[The Welcoming Committee is a category of posts created in the spirit of Meavar’s New Player Relations initiative.]
In this series of posts, we’ll look at each of the classes available in LOTRO, from the standpoint of a new player. We’ll be focusing on each class’s strengths and weaknesses, and the type of player each might attract. We’ll also try to tie that classes in with general LOTRO lore, to see what makes them a special part of the story environment.
Please note that these notes are taken from my own experience playing each of the classes. I’m not a min/maxer, and don’t spend much time calculating damage, bonuses, etc. I play these classes for the unique experience each one offers in terms of solo and group play. More in-depth discussions can be found in the LOTRO Class Forums.
We start with the Burglar.
What Defines the Burglar Class?
New players to LOTRO often think that the Burglar class is the equivalent of Rogue classes in other games. However, while Burglars in LOTRO are indeed sneaky and make their best attacks from the shadows, they’re not the DPS monsters that, say, Rogues in World of Warcraft are.
The LOTRO Burglar is best thought of in relation to the character of Bilbo Baggins in Tolkien’s The Hobbit. Bilbo was recruited to help Thorin and his Dwarves reclaim the Lonely Mountain and its treasures from Smaug, and there are numerous references of him as “a Burglar” (though he’s quite inept in the beginning!). However, although Bilbo did have to resort to violence at times (against the spiders in Mirkwood, for example), he usually preferred to find other, more diplomatic ways around dilemmas. Remember that he “defeated” Gollum by winning a riddle competition, and chose not to kill him in the end (a choice that would at first be criticized by Frodo in The Lord of the Rings). Likewise, he used his wits to steal from Smaug’s treasure horde.
Thus, in LOTRO the Burglar can best be described as a Crowd-Control/Debuff class. The Burglar’s most powerful abilities involve moving unseen, mesmerizing enemies through the use of the Riddle skill (which only works on humanoid mobs), and weakening them through a series of “Tricks” that lower armor, reduce speed, etc. This doesn’t mean that the Burglar can’t deal a respectable amount of damage; but damage often relies on being able to strike from stealth or by flanking an enemy, and is thus more dependent on specific achieving specific conditions. Players interested in dealing large amounts of head-on damage might want to look at the Hunter, Champion, and Warden classes instead.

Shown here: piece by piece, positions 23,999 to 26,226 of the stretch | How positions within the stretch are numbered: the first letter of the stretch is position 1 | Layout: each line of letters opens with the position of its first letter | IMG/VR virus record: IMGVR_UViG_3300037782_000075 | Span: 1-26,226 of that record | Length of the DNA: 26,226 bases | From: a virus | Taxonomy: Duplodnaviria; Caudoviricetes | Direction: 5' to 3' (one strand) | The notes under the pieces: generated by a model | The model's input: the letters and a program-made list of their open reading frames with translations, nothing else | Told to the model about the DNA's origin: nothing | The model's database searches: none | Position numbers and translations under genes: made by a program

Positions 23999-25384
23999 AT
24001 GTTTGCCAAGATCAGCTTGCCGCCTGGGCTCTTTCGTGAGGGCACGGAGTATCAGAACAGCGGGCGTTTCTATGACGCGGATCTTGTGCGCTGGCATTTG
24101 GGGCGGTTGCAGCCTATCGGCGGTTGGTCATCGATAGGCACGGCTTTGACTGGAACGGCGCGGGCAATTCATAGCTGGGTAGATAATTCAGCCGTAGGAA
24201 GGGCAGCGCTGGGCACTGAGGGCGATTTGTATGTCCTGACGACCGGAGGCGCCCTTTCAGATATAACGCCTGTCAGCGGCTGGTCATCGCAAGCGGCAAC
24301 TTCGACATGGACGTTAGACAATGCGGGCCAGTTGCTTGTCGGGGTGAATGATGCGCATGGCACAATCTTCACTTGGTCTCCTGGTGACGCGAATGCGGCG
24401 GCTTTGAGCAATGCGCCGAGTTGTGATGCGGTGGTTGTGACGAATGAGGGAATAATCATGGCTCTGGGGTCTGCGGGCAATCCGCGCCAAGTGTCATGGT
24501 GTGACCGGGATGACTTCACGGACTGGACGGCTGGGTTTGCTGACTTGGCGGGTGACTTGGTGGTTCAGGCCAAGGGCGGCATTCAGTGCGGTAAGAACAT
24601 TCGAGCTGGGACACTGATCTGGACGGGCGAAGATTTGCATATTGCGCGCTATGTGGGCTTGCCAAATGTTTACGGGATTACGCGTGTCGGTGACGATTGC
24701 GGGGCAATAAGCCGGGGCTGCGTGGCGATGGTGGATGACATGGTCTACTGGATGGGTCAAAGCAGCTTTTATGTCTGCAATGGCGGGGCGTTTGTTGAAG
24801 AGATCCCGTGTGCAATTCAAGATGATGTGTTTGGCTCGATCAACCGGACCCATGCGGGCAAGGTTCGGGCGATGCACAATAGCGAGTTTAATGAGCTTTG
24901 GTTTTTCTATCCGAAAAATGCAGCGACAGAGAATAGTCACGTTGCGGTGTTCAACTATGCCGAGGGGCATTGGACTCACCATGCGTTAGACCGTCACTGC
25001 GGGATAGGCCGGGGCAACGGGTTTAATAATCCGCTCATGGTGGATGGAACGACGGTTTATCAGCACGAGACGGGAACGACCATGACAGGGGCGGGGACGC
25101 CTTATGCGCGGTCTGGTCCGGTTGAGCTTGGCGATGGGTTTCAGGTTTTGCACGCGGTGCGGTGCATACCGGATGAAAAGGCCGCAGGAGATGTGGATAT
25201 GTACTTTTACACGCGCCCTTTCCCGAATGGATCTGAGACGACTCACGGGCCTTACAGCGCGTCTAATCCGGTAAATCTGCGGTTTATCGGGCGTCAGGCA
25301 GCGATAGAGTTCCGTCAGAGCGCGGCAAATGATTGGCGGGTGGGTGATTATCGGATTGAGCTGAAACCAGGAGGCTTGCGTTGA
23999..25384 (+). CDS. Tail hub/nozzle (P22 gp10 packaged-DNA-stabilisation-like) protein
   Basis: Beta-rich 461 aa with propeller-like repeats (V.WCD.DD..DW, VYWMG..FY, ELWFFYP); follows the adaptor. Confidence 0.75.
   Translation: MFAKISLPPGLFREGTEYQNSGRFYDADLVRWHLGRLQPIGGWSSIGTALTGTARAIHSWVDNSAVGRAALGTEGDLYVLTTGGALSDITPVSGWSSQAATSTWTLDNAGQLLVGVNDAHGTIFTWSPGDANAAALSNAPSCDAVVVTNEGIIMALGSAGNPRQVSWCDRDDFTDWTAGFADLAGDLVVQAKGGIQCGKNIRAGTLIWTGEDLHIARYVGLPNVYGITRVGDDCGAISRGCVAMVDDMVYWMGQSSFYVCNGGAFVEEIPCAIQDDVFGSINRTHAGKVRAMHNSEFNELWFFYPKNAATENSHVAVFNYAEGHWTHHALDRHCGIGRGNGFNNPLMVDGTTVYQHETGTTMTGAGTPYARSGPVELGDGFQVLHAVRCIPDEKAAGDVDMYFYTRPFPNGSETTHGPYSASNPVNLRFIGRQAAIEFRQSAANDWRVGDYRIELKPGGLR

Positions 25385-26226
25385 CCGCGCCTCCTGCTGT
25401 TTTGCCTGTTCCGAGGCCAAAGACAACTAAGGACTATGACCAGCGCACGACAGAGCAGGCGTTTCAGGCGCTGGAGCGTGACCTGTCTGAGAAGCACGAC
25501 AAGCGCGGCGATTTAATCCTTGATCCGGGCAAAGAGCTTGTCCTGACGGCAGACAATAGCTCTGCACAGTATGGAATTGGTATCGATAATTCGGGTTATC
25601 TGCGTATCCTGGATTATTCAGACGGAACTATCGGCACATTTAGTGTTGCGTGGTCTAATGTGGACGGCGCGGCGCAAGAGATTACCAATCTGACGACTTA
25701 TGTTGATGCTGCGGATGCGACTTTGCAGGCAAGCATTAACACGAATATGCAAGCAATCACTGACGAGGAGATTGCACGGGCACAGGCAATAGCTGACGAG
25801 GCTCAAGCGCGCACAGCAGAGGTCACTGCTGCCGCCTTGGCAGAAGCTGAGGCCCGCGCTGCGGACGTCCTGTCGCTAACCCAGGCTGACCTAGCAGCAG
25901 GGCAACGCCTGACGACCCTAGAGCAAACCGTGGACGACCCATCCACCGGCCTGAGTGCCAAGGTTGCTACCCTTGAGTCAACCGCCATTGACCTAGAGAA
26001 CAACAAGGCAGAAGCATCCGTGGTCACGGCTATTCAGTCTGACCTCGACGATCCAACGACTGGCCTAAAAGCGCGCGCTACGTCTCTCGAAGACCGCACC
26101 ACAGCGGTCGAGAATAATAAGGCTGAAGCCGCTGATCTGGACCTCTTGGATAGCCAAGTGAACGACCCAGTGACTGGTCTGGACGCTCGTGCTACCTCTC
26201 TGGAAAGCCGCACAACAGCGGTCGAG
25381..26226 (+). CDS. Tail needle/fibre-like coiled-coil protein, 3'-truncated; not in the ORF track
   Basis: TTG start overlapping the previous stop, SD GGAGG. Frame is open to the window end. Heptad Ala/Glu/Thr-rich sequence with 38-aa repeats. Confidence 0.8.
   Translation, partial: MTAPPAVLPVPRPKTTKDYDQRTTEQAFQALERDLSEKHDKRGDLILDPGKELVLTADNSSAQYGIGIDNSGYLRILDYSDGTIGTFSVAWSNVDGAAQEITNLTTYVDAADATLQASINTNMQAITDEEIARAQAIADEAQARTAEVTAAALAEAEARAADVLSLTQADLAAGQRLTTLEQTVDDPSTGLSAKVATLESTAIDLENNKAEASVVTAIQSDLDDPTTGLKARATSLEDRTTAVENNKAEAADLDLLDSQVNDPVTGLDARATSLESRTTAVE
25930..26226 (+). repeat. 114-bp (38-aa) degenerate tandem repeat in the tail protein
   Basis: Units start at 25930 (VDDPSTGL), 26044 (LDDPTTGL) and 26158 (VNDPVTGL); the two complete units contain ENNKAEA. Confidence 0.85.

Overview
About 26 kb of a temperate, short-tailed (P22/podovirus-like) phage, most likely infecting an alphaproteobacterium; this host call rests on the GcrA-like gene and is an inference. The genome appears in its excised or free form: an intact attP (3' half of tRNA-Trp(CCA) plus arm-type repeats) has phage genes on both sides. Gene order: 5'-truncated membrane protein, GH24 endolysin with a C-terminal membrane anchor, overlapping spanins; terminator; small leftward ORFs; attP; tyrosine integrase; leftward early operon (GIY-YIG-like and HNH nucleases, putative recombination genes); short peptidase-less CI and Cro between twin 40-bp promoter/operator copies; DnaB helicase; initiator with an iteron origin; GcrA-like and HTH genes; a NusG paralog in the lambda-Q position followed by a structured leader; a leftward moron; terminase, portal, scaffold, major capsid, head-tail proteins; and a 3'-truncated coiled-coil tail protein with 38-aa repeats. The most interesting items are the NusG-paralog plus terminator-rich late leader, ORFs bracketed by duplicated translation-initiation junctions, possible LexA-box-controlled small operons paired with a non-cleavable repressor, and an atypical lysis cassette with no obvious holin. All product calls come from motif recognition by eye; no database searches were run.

The Class Traits available to Burglars are divided into the following branches:
- The Gambler. Generally focuses on making your debuffs (Tricks and removal thereof) more powerful.
- The Quiet Knife. Generally focuses on making better use of stealth movement and attacks.
- The Mischief Maker. Generally focuses on meeting enemies “in the light” and improving crowd control abilities like Riddle.
In terms of armor and equipment, Burglars can wear Medium Armor (not right away, but after a few levels), and dual wield various weapons. Hobbits receive a racial damage bonus fro using clubs (which also have the advantage of sometimes stunning your opponent), and Men/Women receive a bonus to sword use.
What LOTRO Races Can Play a Burglar?
The Burglar class is restricted to players who create Hobbit or Human characters. The class is not available to Elves or Dwarves for (probably) lore reasons. While Elves are naturally stealthy, they would probably not want to partake in the thievery and mischief associated with Burglars! And from what we know about Dwarves, we can imagine that they would prefer to meet their enemies head-on.
Burglar Play: Solo and Group Strengths and Weaknesses
In my experience, while Burglars make good solo characters (I’ve leveled mine mainly through solo play), they’re much more fun as part of a group.
For solo play, Burglars have the advantage of being able to sneak by mobs and to reach certain quest objectives (for example, retrieving an object, scouting a location, or defeating a specific enemy). Of course, this means that they don’t receive the XP from defeating all the mobs on the way to that objective, but on the other hand they can move on to the next quest more quickly, and in LOTRO quest completion gives more experience than defeating mobs.
One disadvantage that I’ve found in solo play is that the poor Burglar can easily be overwhelmed when there are more than 2 mobs to handle at the same time. If those mobs are humanoid, Riddle is a definite advantage. But against, say, a group of Wargs, things can get dangerous! This is where tools such as Marbles and Caltrops come in handy, but even then it can be a tough fight because Burglars can’t take enemies down as quickly as the highest DPS classes.
Groups are much more fun. Burglars are great for scouting ahead, and with a good tank it’s easy to attack from behind and thus deal more damage. Also, Burglars can initiate Conjunctions for their parties, which makes them a valuable addition to any fellowship.
Burglars are a great option for players looking for a challenging class that has solid roots in Middle-earth lore. Remember that for solo play the Burglar needs to choose battles wisely, and that sometimes the best solution is to sneak by! While Bilbo would never have dared charge Smaug head-on, he did manage to steal some treasure and eventually draw the dragon out of hiding! When grouped Burglars make a great support class: Riddling, scouting, initiating conjunctions, and striking from the shadows while enemies are distracted by the tank’s shiny armor!